Kabul blast targets foreigners

Taliban claim responsibility for attack, which has killed nine people, including one child, and wounded six others.

    Taliban have said they were targeting foreigners including the head of a security company in Friday's attack [AFP]

    At least nine people have been killed in a suicide attack at a supermarket popular with foreigners in the Afghan capital Kabul, the first major attack by the Taliban on civilians in Kabul in nearly a year.

    Three foreign women were among the dead, and six people were wounded, Ayub Salangi, the Kabul police chief, said. A child was also among the dead from Friday's bombing, which shattered a sense of relative calm that had settled over the capital after nearly a year without an attack targeting foreign or Afghan civilians.

    The Taliban claimed responsibility for Friday's blast and said they were targeting foreigners including the head of a security company.

    Police carried bodies from the blackened hull of the "Finest" supermarket, several hundred metres from the British embassy, as fires broke out among shattered shelves and scattered food. The wounded were led away wailing.

    Targeted killings

    "We claim responsibility for the attack, and it was carried out at a time when foreigners were shopping, including the head of a security company," Zabiullah Mujahid, a Taliban spokesman, said.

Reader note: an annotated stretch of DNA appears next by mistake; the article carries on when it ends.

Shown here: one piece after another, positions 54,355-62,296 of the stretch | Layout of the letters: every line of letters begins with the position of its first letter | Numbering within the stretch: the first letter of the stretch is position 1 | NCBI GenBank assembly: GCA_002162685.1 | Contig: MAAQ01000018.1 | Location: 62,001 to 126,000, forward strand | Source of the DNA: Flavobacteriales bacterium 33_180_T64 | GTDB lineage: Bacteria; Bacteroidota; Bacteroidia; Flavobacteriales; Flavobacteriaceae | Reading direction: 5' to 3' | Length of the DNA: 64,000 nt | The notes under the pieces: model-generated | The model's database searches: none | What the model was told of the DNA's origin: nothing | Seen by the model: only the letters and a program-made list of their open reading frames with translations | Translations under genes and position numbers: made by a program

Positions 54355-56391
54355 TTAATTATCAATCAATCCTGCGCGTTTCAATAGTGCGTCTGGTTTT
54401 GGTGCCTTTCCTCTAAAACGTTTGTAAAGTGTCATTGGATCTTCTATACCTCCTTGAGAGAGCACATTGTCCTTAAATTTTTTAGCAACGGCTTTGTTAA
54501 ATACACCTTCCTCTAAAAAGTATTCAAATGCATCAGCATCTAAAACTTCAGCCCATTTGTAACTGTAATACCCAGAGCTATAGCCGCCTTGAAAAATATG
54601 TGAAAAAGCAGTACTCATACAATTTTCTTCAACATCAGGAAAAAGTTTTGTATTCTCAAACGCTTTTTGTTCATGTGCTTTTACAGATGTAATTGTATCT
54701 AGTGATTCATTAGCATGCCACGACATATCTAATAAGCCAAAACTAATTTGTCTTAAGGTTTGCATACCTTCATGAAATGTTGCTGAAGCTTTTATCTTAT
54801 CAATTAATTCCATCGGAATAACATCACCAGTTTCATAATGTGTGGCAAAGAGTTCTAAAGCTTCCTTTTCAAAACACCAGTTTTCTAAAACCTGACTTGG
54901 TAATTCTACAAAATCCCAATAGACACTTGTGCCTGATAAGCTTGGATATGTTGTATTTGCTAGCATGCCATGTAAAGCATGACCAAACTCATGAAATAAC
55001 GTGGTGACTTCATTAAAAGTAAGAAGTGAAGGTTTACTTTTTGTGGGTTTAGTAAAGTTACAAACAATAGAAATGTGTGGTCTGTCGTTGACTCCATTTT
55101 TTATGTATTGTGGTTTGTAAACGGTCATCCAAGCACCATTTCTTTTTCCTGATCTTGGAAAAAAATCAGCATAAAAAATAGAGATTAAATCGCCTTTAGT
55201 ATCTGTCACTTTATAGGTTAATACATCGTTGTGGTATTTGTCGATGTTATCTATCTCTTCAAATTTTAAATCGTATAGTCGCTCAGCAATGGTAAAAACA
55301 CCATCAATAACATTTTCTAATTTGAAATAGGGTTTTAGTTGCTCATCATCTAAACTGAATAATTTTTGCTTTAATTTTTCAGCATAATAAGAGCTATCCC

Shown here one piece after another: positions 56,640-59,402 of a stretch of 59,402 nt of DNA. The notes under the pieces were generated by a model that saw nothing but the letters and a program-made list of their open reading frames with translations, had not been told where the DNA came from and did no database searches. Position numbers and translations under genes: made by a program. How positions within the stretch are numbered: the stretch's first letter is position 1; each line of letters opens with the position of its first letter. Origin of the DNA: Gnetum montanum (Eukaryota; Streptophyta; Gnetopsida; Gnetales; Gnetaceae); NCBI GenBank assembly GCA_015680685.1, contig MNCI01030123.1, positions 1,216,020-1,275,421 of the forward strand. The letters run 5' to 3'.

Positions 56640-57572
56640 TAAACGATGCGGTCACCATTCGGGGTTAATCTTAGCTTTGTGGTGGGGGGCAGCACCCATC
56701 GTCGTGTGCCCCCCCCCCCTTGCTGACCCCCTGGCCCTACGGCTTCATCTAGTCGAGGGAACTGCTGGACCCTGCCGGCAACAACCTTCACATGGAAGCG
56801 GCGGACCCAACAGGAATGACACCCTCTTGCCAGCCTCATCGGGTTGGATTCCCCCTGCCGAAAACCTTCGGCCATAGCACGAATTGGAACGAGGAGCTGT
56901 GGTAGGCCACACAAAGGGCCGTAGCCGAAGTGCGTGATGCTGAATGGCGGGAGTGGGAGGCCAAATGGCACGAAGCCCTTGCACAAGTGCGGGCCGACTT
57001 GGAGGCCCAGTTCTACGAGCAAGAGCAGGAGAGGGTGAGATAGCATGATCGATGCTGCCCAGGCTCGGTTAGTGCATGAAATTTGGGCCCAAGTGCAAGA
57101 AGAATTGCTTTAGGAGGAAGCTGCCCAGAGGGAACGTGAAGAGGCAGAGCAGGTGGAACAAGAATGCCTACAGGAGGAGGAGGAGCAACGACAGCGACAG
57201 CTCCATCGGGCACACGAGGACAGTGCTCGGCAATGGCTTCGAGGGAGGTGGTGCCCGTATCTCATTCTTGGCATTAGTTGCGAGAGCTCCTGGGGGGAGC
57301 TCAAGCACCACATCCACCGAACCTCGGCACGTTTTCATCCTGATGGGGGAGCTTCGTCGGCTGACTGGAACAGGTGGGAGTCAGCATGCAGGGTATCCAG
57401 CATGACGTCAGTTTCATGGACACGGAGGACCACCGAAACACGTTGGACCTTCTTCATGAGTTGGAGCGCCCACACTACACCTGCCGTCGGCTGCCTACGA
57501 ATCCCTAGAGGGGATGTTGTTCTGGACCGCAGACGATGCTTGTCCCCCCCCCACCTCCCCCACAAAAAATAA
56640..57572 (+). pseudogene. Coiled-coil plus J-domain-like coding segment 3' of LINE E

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    He did not say which firm was targeted and it was not immediately clear if security firm employees were among the dead.

    A senior police source told the Reuters news agency that officers at the scene had concluded from preliminary evidence that it was a suicide attack.

    It was the first major attack on civilians in Kabul since two suicide bombers detonated explosives near the city's biggest shopping centre and a hotel last February, killing at least 14.

    However, there have been several attacks on both foreign and Afghan security forces since then.

    Violence in Afghanistan is at its worst level since the overthrow of the Taliban by US-backed Afghan forces in late 2001 with record casualties on all sides of the conflict and a raging uprising that has shown little sign of abating.

    A "ring of steel" erected around the capital before parliament elections last September has done little to prevent attacks.

    SOURCE: Agencies


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